$24.8 Million Grant: First Study to Examine Long-Term Effects of Vaping
As of 2019, there hasn’t been a wide variety of studies regarding vaping and the long-term impact on lungs and overall health. The effects of habitually inhaling and exhaling vapor are not yet known or fully understood, and studies focusing primarily on adult lung-health have yet to be conducted – until now.
Northwestern University at Chicago has been awarded a $24.8 million grant to examine the long-term effects of e-cigarettes and how they relate to chronic lung disease. The University of Alabama at Birmingham will operate as the study’s headquarters.
The study is called “The American Lung Association Lung Health Cohort.” The grant is awarded by the National Heart, Lung, and Blood Institute (NHLBI) and it’s a first of its kind to execute a longitudinal survey on the long-term effects of vaping and other environmental factors.
The project will recruit 4000 adults aged 25 to 35 from metropolitan cities around the U.S. with the purpose of defining lung health and detect early stages of chronic lung disease.
This baseline will contain detailed assessments of environmental, occupational, and socio-behavioral exposures which will be thoroughly examined with the goal of capturing early symptoms that could lead to future lung and respiratory diseases.
Potential risk factors will be further examined, and hypotheses will be tested regarding these factors, including air pollution, marijuana, and vaping. The main hypotheses will test if vaping exposure leads to impaired lung health.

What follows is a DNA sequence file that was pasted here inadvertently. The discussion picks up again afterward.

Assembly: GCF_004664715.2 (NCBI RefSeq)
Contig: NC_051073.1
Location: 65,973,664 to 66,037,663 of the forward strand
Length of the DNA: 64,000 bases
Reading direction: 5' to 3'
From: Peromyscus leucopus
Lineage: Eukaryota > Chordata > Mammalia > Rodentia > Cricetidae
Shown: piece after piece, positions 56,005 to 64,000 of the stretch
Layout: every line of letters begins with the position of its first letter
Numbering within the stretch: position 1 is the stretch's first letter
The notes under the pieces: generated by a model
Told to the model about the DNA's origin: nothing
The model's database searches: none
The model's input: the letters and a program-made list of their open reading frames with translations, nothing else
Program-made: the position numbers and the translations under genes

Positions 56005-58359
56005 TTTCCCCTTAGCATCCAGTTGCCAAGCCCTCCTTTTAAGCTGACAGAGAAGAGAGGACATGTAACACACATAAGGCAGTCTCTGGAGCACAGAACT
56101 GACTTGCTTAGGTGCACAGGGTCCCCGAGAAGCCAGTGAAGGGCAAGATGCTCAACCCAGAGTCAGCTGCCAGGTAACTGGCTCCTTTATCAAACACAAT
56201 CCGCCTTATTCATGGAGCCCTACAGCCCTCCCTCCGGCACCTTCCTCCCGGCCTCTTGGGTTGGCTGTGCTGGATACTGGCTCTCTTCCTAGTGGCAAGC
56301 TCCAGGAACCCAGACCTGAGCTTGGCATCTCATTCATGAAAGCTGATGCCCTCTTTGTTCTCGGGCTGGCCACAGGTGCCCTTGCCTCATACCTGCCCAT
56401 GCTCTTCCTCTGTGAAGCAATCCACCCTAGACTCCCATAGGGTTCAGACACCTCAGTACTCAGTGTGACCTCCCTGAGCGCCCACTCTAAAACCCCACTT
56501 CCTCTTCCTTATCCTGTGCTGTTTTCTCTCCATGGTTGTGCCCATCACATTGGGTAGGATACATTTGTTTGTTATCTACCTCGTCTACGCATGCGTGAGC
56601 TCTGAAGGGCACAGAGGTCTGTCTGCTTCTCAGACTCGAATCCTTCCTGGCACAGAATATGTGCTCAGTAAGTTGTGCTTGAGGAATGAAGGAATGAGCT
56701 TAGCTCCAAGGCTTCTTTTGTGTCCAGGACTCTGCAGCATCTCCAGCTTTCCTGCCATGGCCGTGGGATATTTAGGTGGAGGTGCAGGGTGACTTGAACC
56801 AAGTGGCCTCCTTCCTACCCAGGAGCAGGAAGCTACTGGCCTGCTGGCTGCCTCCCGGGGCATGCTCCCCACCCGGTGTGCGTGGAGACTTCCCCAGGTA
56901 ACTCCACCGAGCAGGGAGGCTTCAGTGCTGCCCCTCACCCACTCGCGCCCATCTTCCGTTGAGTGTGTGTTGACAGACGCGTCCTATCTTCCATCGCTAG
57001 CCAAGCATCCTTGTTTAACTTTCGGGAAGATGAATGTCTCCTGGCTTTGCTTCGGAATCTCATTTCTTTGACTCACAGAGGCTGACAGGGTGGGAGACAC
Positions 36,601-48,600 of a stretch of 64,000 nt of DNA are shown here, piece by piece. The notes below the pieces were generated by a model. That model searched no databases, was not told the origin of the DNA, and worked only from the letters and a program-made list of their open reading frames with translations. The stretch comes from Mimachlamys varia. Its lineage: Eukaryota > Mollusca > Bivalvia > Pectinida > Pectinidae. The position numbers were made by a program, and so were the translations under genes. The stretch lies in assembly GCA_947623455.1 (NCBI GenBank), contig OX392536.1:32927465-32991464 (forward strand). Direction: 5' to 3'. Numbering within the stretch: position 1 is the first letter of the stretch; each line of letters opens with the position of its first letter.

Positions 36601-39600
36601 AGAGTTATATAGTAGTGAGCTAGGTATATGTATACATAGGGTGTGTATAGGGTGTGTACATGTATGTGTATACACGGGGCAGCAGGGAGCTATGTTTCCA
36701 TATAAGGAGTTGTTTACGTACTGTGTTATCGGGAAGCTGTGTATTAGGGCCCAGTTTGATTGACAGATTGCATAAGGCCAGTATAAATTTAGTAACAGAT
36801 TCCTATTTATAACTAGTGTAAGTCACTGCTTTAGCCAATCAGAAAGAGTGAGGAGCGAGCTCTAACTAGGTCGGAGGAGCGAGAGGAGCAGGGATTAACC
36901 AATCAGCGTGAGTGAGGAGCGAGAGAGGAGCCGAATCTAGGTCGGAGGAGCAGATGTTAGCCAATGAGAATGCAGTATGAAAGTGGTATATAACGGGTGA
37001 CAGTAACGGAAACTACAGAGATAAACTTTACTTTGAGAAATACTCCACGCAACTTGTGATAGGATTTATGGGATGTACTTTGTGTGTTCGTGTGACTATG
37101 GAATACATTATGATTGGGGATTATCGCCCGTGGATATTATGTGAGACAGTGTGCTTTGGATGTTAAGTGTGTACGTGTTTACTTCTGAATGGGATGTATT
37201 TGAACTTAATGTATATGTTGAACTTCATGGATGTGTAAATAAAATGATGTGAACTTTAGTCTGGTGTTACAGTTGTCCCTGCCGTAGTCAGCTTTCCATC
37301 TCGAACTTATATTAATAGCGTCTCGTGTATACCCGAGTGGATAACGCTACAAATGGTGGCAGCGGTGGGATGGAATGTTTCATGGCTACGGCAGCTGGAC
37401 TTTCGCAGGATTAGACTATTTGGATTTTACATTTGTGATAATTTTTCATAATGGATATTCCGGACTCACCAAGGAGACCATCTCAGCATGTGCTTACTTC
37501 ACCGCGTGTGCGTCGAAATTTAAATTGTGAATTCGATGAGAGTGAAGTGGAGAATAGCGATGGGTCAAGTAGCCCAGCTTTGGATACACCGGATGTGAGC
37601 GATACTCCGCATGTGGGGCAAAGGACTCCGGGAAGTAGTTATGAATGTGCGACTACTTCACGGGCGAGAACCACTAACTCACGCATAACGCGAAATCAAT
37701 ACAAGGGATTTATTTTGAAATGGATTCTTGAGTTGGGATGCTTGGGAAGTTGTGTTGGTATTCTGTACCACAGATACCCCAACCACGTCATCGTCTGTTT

The study hopes to gather information which can help doctors detect early chronic lung disease. Study subjects are a mixed group of vapers and non-vapers from different parts of the country. The project will also follow the subjects for the next 6 years and provide thorough assessments.
They will track environment, physical activity, and other lifestyle activities that affect lung and respiratory health. Other trackers will examine their living situation and habits like drinking, smoking, vaping, etc.
Serious lung diseases begin with small discomfort, and the data which uncovers who is more likely to develop chronic lung diseases remains unclear—serious illnesses such as chronic obtrusive pulmonary disease, fibrosis, emphysema, etc.
Chronic lung disease is the fourth leading cause of death in the United States. No need to overstate the seriousness of this issue, especially if we vape regularly, it is good to be armed with the right information.